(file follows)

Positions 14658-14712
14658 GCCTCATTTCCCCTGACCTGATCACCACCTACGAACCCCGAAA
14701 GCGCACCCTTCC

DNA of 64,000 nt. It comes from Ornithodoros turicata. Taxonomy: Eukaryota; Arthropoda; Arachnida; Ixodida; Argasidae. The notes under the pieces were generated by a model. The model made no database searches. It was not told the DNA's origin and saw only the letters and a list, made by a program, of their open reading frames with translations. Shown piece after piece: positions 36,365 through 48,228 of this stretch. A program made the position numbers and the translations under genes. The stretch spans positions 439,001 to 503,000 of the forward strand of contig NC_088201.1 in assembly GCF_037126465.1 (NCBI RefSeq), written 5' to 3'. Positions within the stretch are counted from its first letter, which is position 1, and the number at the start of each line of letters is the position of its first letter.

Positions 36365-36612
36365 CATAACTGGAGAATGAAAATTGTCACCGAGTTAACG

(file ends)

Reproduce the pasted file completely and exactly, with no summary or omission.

Positions 14658-14712
14658 GCCTCATTTCCCCTGACCTGATCACCACCTACGAACCCCGAAA
14701 GCGCACCCTTCC

DNA of 64,000 nt. It comes from Ornithodoros turicata. Taxonomy: Eukaryota; Arthropoda; Arachnida; Ixodida; Argasidae. The notes under the pieces were generated by a model. The model made no database searches. It was not told the DNA's origin and saw only the letters and a list, made by a program, of their open reading frames with translations. Shown piece after piece: positions 36,365 through 48,228 of this stretch. A program made the position numbers and the translations under genes. The stretch spans positions 439,001 to 503,000 of the forward strand of contig NC_088201.1 in assembly GCF_037126465.1 (NCBI RefSeq), written 5' to 3'. Positions within the stretch are counted from its first letter, which is position 1, and the number at the start of each line of letters is the position of its first letter.

Positions 36365-36612
36365 CATAACTGGAGAATGAAAATTGTCACCGAGTTAACG